Tip: To minimize this type of crime, obtain the name of the person to whom you are speaking. Obtain a call back number, and question why they need this information. Use the phone book or internet to look up the telephone number of the company the individual says he/she is employed. Call the company’s number listed in the directory to verify legitimacy of this request.
Phone Fraud: According to the FCC, some wireless consumers are receiving calls from phone numbers with three-digit area codes that appear to be domestic, but are actually associated with international pay-per-call phone numbers. These calls often disconnect after one ring, not giving the consumer time to answer the call and tempting them to return the call. If you return the phone call, you may be connected to an international hotline than can charge a fee just for connecting, along with significant per-minute fees if they can keep you on the phone. These charges may show up on your bill as premium services. This scam appears to be a variation of an old long distance phone scam that tricks consumers into receiving high charges on their phone bills. In the past, telephone consumers have been fooled into making expensive international calls by scam artists who leave messages on consumers’ answering machines or their email accounts. The messages urge consumers to call a number with an “809,” “284,” “876” or some other area code to collect a prize, find out about a sick relative, or engage in sex talk.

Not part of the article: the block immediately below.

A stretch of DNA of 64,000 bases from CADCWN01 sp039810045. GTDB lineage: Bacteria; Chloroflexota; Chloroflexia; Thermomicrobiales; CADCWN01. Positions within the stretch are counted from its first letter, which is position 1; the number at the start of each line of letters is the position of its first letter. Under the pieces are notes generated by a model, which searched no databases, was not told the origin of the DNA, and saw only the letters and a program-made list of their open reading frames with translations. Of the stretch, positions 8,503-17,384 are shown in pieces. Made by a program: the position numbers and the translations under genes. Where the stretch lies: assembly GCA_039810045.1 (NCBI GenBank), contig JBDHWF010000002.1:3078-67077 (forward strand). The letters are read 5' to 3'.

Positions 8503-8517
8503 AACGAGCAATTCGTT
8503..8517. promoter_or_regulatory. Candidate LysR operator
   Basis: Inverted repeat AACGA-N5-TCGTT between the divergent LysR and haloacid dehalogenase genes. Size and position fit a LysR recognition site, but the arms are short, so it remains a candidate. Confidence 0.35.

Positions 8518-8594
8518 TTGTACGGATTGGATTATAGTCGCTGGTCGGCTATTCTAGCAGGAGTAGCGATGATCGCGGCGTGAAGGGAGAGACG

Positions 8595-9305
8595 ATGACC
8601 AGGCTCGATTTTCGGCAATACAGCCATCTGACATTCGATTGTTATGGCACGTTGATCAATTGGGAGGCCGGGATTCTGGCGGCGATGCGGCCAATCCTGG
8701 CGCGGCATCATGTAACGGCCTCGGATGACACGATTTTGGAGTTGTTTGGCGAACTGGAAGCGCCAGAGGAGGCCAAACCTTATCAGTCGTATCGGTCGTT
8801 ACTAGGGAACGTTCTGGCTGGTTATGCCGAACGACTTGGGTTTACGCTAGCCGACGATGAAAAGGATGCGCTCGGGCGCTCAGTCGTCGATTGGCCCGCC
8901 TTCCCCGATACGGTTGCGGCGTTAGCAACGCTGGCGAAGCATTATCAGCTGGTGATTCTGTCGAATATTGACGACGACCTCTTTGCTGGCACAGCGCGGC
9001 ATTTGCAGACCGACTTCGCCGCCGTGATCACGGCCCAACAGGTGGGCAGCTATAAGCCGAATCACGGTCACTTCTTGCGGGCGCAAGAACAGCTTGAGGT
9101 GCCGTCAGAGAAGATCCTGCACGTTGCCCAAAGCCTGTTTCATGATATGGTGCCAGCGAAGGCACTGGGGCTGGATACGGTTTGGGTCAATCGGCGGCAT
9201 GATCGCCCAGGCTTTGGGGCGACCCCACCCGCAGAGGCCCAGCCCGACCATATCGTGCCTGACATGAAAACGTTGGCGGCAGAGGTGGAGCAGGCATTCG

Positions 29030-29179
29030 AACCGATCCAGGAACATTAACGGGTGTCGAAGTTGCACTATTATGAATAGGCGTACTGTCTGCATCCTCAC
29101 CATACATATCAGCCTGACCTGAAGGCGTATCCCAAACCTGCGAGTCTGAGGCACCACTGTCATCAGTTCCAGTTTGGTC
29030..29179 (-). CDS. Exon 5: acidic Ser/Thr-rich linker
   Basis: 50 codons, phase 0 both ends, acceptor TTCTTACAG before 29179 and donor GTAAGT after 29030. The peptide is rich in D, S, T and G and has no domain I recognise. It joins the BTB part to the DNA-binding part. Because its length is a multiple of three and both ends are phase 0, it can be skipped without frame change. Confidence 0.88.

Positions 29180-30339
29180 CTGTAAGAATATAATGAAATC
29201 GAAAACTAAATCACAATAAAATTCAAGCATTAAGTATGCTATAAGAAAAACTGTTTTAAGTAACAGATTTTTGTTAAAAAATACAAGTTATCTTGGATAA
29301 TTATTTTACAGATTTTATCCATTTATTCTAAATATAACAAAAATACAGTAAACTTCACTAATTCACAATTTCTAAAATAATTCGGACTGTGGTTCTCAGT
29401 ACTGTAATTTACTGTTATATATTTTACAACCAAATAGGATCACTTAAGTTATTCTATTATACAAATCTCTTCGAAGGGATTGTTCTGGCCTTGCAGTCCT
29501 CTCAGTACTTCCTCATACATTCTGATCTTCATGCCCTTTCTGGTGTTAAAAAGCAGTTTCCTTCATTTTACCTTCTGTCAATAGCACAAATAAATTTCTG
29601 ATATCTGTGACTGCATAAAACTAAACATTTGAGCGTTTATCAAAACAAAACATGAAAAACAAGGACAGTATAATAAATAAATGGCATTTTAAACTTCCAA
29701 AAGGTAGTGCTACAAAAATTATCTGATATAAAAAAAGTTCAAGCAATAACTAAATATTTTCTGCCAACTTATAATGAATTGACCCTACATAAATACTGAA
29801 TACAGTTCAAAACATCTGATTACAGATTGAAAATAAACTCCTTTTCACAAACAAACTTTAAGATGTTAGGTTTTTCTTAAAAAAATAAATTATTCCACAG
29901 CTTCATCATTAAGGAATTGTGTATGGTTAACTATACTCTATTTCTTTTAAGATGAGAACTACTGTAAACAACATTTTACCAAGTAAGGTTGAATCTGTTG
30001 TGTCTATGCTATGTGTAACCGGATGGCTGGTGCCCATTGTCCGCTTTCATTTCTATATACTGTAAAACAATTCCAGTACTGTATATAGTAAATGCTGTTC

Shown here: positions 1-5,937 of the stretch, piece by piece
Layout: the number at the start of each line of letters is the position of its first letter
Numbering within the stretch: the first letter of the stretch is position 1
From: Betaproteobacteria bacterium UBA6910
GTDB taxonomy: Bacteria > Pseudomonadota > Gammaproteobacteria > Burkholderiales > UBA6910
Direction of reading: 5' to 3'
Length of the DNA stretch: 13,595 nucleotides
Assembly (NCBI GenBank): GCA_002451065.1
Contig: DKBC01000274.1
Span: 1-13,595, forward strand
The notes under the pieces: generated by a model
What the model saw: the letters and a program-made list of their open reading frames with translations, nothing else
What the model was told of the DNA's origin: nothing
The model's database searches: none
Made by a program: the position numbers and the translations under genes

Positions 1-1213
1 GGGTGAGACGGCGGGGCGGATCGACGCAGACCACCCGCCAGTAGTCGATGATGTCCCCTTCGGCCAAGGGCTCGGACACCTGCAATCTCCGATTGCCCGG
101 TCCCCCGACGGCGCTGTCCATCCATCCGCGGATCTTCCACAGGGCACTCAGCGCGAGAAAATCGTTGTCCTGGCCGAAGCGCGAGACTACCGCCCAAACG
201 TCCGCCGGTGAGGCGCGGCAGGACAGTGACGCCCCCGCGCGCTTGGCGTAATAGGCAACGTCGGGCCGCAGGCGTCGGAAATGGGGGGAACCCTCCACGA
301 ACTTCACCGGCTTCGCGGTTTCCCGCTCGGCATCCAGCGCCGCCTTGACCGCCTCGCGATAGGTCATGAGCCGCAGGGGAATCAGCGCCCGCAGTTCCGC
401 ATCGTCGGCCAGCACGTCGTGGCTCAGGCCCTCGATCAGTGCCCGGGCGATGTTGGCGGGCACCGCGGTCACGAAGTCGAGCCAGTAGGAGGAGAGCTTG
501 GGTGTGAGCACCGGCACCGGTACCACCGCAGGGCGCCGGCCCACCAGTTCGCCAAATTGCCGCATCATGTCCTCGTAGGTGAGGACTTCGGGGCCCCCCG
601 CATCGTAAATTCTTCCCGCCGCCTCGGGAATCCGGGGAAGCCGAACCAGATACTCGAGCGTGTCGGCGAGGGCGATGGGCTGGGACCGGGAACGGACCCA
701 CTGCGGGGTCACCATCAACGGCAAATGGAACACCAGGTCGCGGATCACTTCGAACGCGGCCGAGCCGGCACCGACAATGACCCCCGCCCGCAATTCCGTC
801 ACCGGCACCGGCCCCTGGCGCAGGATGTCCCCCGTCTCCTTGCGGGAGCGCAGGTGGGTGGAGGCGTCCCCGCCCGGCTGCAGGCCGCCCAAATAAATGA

Tips: Check any unfamiliar area codes before returning calls.
- Be aware that many 3-digit area codes (mostly in the Caribbean) connect callers to international telephone numbers.
- If you do not otherwise make international calls, ask your local or wireless phone company to block outgoing international calls on your line.
- If victimized, these charges will show up on your bill, and you will have to dispute each. Contact your provider immediately, register your dispute, and also set up a new account.
- Check your online accounts and bank statements regularly to ensure that no unauthorized transactions have been made.
Fraudsters are everywhere and even operating in places purported to be highly trustworthy and beyond reproach. Example: According to a June 1, 2015, news release from the U.S. Attorney’s office, a former IRS employee pleaded guilty to two counts of wire fraud and one count of aggravated identity theft. She admitted to filing more than 350 false tax returns and using stolen identities while working for the IRS from 2008 to 2011. This subject filed more than 120 fraudulent federal tax returns, totaling about $211,000, and at least 236 fraudulent state tax returns, totaling about $115,000.
Unfortunately, there are no fail-safe ways to totally prevent Identity Theft. However, your awareness of these crimes and the methods used by scammers/fraudsters can dramatically lessen your chances of becoming a victim.